builds data visualization tools
at Plotly in Montreal, Canada.
There was a municipal election here in Montreal on November 3, and I had the opportunity to help build an election results dashboard to be projected on the big screen at the election-night party for the political party I support: Projet Montréal. The dashboard is still up with final results. I worked with Nicolas Marchildon, who had put together a similar system for the 2009 election.
Between 2011 and 2013 I wrote a popular 5-part series of articles about Datacratic's real-time bidding algorithms, and I've collected them together here for easier reading.
If you work with data and you don't know what a pivot table is, I encourage you to learn about them, because they are very useful for quick'n'dirty data analysis. My web-based implementation is a decent learning tool but there are other, much-better implementations, such as in Microsoft Excel (although since Office 2003 they've made some changes that were not for the better) and AquaDataStudio.
I posted this on Hacker News and got some nice comments!
In 2005, I was contracted to create a program to support research into the application of a statistical technique called Kernel Density Estimation to the study of global poverty. The result of this contract (which I worked on with my friend and occasional colleague David de Koning) is the Kernel Density Estimation and Analysis tool which I have just released on Github under an open-source license.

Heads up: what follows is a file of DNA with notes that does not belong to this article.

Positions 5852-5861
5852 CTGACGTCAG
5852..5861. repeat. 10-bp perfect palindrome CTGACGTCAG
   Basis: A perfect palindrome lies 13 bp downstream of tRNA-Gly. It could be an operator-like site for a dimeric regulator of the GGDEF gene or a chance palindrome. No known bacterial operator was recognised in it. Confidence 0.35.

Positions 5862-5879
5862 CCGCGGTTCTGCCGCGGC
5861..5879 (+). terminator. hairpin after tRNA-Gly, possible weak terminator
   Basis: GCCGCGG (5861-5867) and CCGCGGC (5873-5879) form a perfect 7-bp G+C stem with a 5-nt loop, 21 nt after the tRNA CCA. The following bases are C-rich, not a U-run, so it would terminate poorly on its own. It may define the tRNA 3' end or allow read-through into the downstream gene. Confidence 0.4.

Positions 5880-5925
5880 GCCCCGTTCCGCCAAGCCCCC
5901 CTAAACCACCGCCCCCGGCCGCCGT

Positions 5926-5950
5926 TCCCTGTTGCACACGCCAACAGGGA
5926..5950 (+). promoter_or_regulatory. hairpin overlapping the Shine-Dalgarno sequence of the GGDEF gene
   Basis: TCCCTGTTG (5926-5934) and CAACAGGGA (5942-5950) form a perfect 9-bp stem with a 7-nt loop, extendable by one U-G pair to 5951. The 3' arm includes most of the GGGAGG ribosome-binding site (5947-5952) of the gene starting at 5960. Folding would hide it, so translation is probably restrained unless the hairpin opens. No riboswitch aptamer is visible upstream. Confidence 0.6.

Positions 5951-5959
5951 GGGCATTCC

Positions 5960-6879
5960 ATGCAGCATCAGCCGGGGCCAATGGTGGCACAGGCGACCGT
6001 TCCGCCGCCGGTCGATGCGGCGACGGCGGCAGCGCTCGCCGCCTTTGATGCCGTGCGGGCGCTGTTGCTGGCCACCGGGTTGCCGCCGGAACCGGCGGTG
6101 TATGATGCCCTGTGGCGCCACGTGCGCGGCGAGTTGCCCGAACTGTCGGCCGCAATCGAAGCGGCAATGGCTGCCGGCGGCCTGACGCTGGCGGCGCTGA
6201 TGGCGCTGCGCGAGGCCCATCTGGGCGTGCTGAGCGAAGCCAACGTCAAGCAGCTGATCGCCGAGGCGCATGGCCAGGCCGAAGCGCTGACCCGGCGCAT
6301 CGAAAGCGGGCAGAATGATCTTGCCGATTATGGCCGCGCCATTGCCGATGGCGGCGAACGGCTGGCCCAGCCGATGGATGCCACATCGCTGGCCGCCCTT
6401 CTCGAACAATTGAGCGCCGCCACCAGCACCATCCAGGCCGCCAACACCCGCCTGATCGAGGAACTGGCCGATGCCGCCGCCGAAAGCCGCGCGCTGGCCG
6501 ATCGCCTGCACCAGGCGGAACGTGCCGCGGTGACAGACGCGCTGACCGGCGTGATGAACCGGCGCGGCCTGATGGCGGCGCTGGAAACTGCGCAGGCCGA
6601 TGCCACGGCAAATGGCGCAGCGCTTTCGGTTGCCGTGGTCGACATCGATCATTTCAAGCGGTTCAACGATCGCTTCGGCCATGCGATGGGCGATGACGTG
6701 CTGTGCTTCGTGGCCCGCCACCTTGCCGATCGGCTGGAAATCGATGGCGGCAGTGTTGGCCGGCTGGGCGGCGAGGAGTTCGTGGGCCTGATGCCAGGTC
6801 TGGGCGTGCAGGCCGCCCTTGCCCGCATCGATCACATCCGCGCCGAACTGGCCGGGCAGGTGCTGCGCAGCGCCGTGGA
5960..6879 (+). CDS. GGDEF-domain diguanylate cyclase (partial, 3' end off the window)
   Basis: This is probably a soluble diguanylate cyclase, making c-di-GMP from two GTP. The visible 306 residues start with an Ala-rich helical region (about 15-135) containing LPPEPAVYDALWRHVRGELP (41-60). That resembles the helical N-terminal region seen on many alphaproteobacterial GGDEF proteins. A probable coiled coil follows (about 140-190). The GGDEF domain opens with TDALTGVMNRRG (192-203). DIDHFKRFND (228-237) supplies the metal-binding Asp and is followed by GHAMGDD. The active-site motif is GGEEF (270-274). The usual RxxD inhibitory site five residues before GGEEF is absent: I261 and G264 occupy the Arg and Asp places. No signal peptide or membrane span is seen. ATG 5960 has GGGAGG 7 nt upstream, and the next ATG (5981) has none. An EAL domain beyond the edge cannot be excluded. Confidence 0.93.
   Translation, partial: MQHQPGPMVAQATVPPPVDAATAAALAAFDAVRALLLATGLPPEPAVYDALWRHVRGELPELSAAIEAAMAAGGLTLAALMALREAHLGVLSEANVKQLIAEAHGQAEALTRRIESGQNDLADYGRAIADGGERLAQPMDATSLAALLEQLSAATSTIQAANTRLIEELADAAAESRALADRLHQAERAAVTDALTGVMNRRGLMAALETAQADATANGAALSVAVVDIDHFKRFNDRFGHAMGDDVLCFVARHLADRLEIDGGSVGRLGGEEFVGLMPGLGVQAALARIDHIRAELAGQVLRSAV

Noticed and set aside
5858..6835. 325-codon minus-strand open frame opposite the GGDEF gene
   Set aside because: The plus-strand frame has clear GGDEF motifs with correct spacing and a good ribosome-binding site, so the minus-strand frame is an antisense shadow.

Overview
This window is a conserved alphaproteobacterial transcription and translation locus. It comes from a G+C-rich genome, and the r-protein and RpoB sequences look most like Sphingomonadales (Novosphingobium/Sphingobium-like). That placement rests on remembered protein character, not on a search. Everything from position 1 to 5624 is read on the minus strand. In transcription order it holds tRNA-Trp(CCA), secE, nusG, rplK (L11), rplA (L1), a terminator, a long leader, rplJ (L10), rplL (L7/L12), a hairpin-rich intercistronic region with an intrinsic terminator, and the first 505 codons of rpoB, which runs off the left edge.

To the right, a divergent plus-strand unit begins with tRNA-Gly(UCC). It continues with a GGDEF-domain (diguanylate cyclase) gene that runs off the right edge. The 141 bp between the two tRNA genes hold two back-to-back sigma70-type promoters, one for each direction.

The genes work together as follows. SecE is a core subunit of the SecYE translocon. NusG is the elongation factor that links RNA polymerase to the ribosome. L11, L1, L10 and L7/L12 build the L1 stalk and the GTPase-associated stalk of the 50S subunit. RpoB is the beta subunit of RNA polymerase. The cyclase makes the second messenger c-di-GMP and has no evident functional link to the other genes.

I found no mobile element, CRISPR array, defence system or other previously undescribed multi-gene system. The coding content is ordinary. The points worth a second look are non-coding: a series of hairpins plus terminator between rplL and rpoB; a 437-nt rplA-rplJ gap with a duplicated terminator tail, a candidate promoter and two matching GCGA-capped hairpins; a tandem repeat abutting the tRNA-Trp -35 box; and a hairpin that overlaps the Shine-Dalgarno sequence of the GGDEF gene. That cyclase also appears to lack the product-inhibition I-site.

The research (which, to be clear, wasn't done by me) resulted in a very interesting paper called Kernel Density Estimation Based on Grouped Data: The Case of Poverty Assessment.
In 2003, I wrote a neat and powerful piece of software called Galapagos for my 4th-year undergraduate thesis (download PDF). It was a framework for the development of advanced (i.e. distributed, parallel and/or hybrid) evolutionary algorithms, applicable to a wide range of computational challenging optimization problems. I applied it to a variety of transportation-related problems at the University of Toronto.
I was invited to speak on a panel at a Rubicon Project product launch, and this is the video of the event.
There’s an organization in Montreal I think is awesome called Santropol Roulant which, among other things, has a meals-on-wheels operation. They have hundreds of volunteers and wanted to upgrade the system they used to store their volunteer information, so I helped them out, and I’ve open-sourced the results, in case any other non-profit wants a very simple volunteer-list management system.
This is the machine-readable back of my new nerdy QR-code business card!
There doesn't appear to be a good Wikipedia entry for RTB for me to link at the moment, when I want to blog about it so I'll draft my own explanation here. (Edit: there is an entry now, but I like my characterization better!) Keep in mind while reading this that I'm looking at RTB as a software engineer with an interest in economics, rather than as an ad industry veteran!